Lets leave it at getting a Camaro body assembled painted, etc and delivered to GM, then we can move on to where the cars went from there. Comments, other questions, answers?
11  Camaro Research Group Discussion / Decoding/Numbers / Re: Help me with this cowl tag on: October 16, 2014, 02:54:35 PM
Thats a 68 Muncie assembly date so its not original to the car.  At best it was originally a small block RS/SS, but it could also have been an L14 307 or L65 350 equipped Camaro with style trim (chrome molding package essentally) or RS package.  Its not now and never was a Z28.
12  Camaro Research Group Discussion / Restoration / Re: AM Radio on: September 26, 2014, 03:02:50 PM
Only difference between a 71 and a 69 radio is that the radio dial lamp on the 71 is wired directly to the dash lamp circuit, so that the dial is lit (and can be dimmed) by the dash light switch and is only lit when the dash lights are on, while the 69's are wired off the 12V power supply and is lit when the radio is on, and not lit when the radio is off wheather the dash lights are on or not.  That and the different shape of the heat sink on the rear of the AM/FM radios, square in 71, angled in 69.  It will still fit.
13  Camaro Research Group Discussion / General Discussion / Re: Better remember this cowl tag Number on: September 22, 2014, 01:46:16 PM
So he's sellinga tag to  an 09D LOS built car with cowl air cleaner and heater delete, power glide transmission and a console.  Cowl air cleaner wasn't avialable in 09D (and was only available on the Z28 shipped in the trunk - wouldn't have shown up on a tag), and since this this certainly didn't come off of a Z28, since there were no Z28's till December of 66.  At best he's got an SS with a heater delete option, at worst he's got a fake tag.  I'm leaning towards the latter option.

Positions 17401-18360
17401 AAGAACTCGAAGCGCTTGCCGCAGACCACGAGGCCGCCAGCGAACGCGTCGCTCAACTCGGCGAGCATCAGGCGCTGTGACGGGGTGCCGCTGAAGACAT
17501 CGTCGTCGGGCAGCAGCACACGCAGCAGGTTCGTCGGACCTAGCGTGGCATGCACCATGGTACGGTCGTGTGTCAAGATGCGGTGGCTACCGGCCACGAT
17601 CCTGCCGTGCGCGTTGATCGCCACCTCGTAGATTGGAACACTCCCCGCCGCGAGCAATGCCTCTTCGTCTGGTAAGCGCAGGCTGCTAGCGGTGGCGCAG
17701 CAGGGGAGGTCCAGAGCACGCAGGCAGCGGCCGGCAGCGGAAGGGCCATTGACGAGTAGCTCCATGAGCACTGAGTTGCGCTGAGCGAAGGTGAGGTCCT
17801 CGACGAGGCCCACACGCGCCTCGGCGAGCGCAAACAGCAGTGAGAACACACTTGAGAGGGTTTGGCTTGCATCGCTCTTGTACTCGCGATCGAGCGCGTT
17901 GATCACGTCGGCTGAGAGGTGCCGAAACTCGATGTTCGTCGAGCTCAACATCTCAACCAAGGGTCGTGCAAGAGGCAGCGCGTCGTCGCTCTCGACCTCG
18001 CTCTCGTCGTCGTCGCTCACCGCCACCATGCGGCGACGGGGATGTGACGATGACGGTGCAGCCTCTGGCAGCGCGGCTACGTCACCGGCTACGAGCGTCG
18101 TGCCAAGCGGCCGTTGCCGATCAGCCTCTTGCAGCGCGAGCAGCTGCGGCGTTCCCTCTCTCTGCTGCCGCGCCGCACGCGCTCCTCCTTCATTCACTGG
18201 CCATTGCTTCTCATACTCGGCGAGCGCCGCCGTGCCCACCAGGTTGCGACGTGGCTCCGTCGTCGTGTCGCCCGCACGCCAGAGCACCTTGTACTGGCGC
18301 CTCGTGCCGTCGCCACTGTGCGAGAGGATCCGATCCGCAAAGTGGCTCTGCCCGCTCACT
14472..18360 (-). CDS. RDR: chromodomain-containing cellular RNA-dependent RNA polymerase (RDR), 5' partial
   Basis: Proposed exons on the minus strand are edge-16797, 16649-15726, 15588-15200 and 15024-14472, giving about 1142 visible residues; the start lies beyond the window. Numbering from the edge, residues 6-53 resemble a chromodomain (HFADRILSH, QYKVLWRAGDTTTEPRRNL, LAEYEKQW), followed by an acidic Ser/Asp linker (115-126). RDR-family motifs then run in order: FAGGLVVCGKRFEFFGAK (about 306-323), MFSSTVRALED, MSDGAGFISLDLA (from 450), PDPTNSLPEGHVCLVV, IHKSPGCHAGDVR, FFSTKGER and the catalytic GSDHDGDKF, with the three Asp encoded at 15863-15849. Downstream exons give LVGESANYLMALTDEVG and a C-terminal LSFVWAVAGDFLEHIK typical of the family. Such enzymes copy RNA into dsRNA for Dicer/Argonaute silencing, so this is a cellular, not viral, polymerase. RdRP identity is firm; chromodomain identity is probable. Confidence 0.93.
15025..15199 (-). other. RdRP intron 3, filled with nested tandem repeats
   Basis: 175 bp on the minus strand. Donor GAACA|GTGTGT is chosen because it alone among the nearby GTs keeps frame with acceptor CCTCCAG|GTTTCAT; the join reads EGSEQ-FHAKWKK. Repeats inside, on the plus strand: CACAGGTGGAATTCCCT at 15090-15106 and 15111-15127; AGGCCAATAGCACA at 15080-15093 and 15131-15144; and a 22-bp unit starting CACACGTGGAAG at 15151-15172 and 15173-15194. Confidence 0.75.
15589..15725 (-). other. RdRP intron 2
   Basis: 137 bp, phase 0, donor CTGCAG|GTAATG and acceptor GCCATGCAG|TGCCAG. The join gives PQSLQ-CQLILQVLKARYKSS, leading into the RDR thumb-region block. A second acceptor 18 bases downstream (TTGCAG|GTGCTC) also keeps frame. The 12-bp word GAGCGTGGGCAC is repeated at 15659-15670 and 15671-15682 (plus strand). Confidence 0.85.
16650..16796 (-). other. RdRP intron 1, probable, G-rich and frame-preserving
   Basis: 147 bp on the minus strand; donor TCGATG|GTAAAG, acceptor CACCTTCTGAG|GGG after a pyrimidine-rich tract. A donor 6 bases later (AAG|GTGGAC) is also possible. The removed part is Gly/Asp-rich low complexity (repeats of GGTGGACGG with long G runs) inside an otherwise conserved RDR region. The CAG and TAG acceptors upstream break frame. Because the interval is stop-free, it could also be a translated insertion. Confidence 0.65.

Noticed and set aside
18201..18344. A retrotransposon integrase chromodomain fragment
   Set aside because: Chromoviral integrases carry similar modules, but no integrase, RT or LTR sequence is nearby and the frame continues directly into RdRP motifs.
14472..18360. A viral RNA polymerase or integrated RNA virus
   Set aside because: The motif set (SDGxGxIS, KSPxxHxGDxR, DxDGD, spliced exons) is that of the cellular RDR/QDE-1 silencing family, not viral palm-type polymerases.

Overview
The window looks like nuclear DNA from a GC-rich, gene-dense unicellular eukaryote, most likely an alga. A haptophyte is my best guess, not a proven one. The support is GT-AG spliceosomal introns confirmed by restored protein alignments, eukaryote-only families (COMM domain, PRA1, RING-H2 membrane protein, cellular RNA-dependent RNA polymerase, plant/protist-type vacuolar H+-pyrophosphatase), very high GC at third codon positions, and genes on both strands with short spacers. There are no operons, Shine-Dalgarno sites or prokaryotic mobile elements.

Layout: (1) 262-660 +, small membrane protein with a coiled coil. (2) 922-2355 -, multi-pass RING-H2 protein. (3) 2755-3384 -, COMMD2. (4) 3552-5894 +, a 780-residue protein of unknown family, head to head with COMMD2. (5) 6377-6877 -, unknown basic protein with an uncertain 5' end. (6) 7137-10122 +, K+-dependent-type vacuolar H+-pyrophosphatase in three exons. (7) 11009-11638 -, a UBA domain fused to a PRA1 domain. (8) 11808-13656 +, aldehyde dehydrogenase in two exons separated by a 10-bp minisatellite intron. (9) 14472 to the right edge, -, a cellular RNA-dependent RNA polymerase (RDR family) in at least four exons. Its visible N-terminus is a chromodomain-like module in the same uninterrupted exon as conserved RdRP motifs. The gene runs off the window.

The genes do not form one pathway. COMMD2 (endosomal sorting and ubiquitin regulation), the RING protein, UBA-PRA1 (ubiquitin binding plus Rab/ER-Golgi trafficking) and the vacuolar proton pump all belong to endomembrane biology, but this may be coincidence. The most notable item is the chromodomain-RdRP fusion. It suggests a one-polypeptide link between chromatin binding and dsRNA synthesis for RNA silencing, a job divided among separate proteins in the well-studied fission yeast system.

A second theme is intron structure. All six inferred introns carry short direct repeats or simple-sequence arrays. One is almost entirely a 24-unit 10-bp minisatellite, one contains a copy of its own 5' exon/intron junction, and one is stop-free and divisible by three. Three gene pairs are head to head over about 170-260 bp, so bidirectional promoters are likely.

14  Camaro Research Group Discussion / General Discussion / Re: FOUND: The Actual 1969 Camaro RS/SS Conv. NASCAR Pace Car for Bristol in 1969! on: September 19, 2014, 06:18:16 PM
convertibles took more time on the Fisher side of the plant.  Typical spacing for convertibles is in the 12 to 15 body range.  Vinyl top cars are in the 6 to 8 car range.  I had a buddy at work who working in a Pontiac assembly plant and he sai they could install a convertible top in about 15 minutes.  They worked in groups that travelled with the body for those 15 minutes and then went back to the beginning of the trim shop to pick up the next top.  There was usually 2 groups operating at one time.

If you placed an order for 10 identical Convertibles and the orders were all accepted and processed together they could have sequential body numbers, but the vins would be spaced out by a minimum of 12 numbers because Fisher would have spaced them out to even their work load and they would arrived at GMs side of the plant still spaced apart when the VINs were assigned.  People who say they've seen groups of convertibles going down the line one after the other on the Fisher side of the plant are smoking something funny.
15  Camaro Research Group Discussion / Originality / Re: Grille color on a X44? on: September 19, 2014, 06:01:13 PM
That would defeat the purpose of havine silver and black cast parts.  It all comes down to labor in an assembly line, if you have to paint the center of the grille silver wait for it to dry then mask and paint the surround, later theres a lot of wasted man hours, plus there would be no reason to have a silver and a black cast grille in your parts bins.  if you just had a mask that fit into the headlight bucket openings and covered the grille area all you have to do is put the mask on, spray the surround and move on to the next.  These guys on the line had just over a minute to mask and paint a grille at Norwood as that's the speed the cars were passing thru your station.  They needed 912 of these grilles painted every day of the week.